Stimming is the common term used for self-stimulating behaviors. Stimming encompasses a number of repetitive actions and sounds such as hand flapping, spinning, and echolalia (repetition of words).
Stimming is generally a harmless way for people to self-regulate.
- What does it mean when someone is stimming?
- Should I pay attention to the reason my child is stimming?
- Should I stop my child from stimming?
- What is hand flapping?
- What age does stimming start in autistic children?
- Can hand flapping be “normal”?
- When should I be concerned about hand flapping or other repetitive behavior?
- What are other signs of autism?
- Stimming examples
- Does stimming only occur in those with autism?
- Why is stimming more evident in children with autism?
- Bottom line
What does it mean when someone is stimming?
Everyone stims to some degree. However, It is often more pronounced in neurodiverse children.
People might stim for several reasons including:
● To self-regulate. People engage in stimming behaviors to regulate their bodies or emotions. They might stim as a result of excitement, fear, frustration, or any other heightened emotion.
● To seek pleasing sensory stimulation. Stimming often occurs simply because the action feels good.
● To eliminate pain or discomfort. Stimming may occur for medical reasons. For example, teeth grinding may occur to eliminate tooth pain.
● To escape an aversive stimulus. Some people stim when they are in the presence of uncomfortable stimuli. For example, a child who has sound sensitivities may stim during times when the sounds in their environment are higher than their comfort level.
● Boredom. Some people stim as a way of passing the time when they are unsure what else to do. This may be observed in children with limited leisure skills.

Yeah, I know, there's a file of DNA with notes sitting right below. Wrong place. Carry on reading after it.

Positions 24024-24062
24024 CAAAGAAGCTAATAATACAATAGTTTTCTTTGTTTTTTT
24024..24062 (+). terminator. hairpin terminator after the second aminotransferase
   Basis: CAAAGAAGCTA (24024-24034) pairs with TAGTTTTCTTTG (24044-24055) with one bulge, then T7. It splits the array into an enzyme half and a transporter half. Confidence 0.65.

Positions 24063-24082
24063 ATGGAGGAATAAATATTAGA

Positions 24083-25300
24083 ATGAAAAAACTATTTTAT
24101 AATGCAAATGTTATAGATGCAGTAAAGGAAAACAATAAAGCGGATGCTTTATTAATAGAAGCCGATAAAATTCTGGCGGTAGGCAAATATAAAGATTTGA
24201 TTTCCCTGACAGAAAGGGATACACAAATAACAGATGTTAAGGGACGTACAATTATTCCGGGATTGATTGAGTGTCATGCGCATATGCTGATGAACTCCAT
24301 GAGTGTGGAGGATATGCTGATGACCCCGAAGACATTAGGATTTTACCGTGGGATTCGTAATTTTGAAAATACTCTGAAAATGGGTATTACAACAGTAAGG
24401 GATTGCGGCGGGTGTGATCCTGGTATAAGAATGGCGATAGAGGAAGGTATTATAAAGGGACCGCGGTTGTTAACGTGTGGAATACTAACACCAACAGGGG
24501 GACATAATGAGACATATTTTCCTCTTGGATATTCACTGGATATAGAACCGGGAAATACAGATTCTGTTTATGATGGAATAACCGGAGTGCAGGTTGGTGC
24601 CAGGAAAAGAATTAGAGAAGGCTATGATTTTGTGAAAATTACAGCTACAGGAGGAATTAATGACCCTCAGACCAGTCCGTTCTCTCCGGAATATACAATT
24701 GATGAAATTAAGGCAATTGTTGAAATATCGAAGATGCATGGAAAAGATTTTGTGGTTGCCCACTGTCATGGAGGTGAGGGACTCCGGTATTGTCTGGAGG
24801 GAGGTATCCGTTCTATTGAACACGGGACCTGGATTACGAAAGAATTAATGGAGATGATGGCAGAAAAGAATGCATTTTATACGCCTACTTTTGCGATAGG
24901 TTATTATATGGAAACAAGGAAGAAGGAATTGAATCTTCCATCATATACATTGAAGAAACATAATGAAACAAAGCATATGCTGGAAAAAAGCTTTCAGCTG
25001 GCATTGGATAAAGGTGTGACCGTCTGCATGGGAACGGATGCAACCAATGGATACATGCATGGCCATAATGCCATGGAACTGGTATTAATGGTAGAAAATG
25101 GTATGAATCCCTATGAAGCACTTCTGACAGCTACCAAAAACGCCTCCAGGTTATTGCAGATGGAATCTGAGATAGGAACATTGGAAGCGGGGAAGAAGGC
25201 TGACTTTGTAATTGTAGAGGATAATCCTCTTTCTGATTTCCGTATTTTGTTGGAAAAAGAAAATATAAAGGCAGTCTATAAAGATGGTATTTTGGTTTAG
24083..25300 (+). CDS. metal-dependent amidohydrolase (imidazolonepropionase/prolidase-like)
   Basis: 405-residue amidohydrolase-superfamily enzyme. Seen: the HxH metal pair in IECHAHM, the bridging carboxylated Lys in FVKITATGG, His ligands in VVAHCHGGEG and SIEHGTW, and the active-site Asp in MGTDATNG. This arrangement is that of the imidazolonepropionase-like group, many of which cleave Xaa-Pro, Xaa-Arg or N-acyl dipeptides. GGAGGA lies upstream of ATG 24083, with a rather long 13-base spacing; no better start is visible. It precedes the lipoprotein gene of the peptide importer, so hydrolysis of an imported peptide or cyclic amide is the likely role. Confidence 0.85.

Should I pay attention to the reason my child is stimming?
It can help to identify the reason, or function, of a child’s stimming. Don’t feel that you have to take on this feat by yourself though. This is best approached with a medical and behavioral healthcare team.
If you suspect your child’s stimming may have a medical basis, it is best to rule this out. For example, a child with repetitive head banging may engage in this behavior due to headaches or other physical pains or discomforts that they cannot express. This harmful stim may help them to eliminate or refocus the pain. This is not true of all self-injurious behaviors. However, it is always a good idea to eliminate this as a possibility.
It is also beneficial to identify when a child is stimming to escape aversive situations. When children engage in stimming to escape or avoid particular stimuli or situations, honing in on what situations they are seeking to escape can help determine what alternative strategies and environmental modifications can be made.
Should I stop my child from stimming?
Generally, no. The reasons people stim vary. Oftentimes they don’t even realize that they are stimming, though it is serving a purpose for the individual.
Typically, stimming is considered harmless and does not require intervention. In the case of aggressive or self-injurious stimming, intervention may be needed. If stimming is interfering with your child’s ability to function and learn, or is otherwise interfering with their quality of life, then redirection may be recommended. Speak with your child’s behavioral health team to discuss their particular needs and develop individualized plans.
What is hand flapping?
Hand flapping is a stim commonly exhibited by children with autism. This looks like fast-paced waving in an up-and-down motion. Some children will hand flap once or twice. Others engage in sustained periods of hand flapping. Sometimes hand flapping occurs in isolation while the child is not engaged in other activities. Other times it occurs during other preferred or non-preferred activities. For example, a child whose favorite activity is watching cars drive past their house may flap their arms while excitedly watching the cars.
What age does stimming start in autistic children?
Stimming behavior such as hand flapping starts in infancy and early toddlerhood, during the age when other signs of autism become noticeable. Toddlers tend to be natural sensory-seekers however, so it is important to keep in mind that self-stimulatory behaviors do not automatically indicate an autism spectrum disorder. If you are concerned, it’s always best to bring your concerns to your child’s medical professionals.
Can hand flapping be “normal”?
Hand flapping is common in toddlers as a way of expressing excitement and moving about in their environment. Typically, neurotypical children will grow out of this behavior by around three years of age. Stimming, including hand flapping, does not always indicate that a child will have an autism spectrum diagnosis.
When should I be concerned about hand flapping or other repetitive behavior?